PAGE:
Letters of James Jackson of the Royal Navy – Part 1
An interesting new addition to the India Office Private Papers gives a glimpse into the life of a seaman in the British Royal Navy in the late 18th century. Little is known about James Jackson other than he was serving aboard HMS Suffolk from 1793 to 1796. His letters were sent home to his ‘brother and sister’ who were living in Enfield, England at that time.
The first three letters were written at Spithead on 18 November 1793, 5 January 1794 and 19 April 1794 where the Suffolk was being refitted in preparation for sailing with the next fleet to India. In his first letter he apologises for not writing sooner ‘but was prevented from fulfilling it by our ship’s being unexpectedly ordered to sea’. He mentions mutual friends, and says ‘I think Brother John Clarkson has met his fate poor fellow in the watery Element as well as Robert or you would have heard some tidings of him before this’.
In these letters he enquires anxiously after the health of his sister who he had heard was ill, and reports a rumour that he had heard from an officer who he is friendly with that they will be continuing on to the East Indies, and that they will be attacking islands belonging to the French. James believes that they will not be returning to England for about two years. He mentions that if he gets the opportunity he will try to contact their brother William who is in India. The collection does also include three letters from William Jackson in Calcutta. He thanks them for paying the postage on their reply to his previous letter as ‘otherwise I could not redeem it at present we have not been paid as it is customary to be the last thing before we sail altho’ we are now quite ready for sea waiting for it’.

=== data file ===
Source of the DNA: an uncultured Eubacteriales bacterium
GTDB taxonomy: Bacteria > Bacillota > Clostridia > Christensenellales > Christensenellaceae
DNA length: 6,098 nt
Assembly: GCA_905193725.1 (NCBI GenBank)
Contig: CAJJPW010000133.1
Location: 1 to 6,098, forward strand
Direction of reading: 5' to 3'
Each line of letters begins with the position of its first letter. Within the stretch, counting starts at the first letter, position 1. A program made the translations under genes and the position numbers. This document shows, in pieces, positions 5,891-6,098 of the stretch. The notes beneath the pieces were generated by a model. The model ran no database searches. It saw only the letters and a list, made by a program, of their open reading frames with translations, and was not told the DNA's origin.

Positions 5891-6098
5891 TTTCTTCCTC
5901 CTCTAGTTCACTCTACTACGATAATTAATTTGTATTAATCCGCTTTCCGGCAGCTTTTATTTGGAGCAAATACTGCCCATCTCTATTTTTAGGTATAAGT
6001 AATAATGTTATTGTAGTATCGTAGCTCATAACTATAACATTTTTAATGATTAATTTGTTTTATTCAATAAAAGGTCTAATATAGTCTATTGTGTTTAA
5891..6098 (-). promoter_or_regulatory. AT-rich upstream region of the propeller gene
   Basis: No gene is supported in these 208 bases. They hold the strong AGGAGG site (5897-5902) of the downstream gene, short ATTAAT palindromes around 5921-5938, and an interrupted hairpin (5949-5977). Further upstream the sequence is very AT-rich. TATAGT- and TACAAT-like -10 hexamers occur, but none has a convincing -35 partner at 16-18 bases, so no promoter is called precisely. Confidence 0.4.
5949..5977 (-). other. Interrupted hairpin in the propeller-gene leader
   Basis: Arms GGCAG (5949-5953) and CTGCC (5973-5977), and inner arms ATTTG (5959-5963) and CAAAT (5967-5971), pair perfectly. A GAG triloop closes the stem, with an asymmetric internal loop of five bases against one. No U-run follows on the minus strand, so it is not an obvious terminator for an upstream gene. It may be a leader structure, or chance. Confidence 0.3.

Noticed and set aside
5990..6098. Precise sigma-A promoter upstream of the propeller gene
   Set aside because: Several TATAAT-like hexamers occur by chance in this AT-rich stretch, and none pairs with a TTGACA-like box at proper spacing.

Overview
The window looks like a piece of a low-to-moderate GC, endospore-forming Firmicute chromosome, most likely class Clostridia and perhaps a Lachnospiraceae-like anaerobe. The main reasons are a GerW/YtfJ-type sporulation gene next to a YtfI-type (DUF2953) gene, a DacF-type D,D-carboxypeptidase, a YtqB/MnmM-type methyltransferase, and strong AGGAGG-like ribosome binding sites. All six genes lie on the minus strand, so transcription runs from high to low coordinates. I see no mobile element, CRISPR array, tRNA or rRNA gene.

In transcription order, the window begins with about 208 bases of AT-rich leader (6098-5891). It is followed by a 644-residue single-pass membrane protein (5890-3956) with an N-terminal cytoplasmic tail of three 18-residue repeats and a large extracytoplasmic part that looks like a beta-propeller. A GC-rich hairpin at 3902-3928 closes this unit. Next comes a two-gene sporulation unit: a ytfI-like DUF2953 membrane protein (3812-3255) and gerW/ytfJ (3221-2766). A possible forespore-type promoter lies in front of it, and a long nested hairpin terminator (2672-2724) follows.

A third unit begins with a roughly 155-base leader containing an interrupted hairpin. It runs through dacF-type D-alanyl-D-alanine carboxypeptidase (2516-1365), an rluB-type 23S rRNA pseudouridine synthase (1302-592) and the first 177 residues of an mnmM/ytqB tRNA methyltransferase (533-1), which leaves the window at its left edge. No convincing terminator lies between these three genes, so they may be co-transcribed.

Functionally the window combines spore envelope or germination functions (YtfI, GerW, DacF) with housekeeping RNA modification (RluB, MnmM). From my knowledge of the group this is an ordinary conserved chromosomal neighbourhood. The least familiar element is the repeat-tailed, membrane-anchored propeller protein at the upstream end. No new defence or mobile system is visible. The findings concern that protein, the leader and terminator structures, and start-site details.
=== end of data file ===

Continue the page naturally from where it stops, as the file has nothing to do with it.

In his third letter, on the eve of sailing he wrote: ‘it is a pleasing satisfaction to me to be able to inform you that I leave this country without the least regret and in good health which I hope will be continued till my return both on my part and yours’. He promises to write whenever he can but warns that it may be eighteen months or longer before they hear from him again. In May 1794, the Suffolk under the command of Captain Peter Rainier led a convoy of merchant ships to Madras. During the voyage, James was able to send off a letter home, via the East Indiaman Earl of Wycombe to St Helena, dated 6 June 1794 ‘at sea’: ‘I have this first opportunity embraced to forward you this letter according to your request as also to acquaint you that I am very well. I might say never better only very warm for we are at this time nearly under the sun….we shall touch at Rio Janario in South America’. He concludes ‘I wish you well but the boat is waiting alongside so adieu’. We will catch up with James in a forthcoming post.
India Office Records
Papers of the Jackson Family, 1784-1843, British Library shelfmark: Mss Eur F756.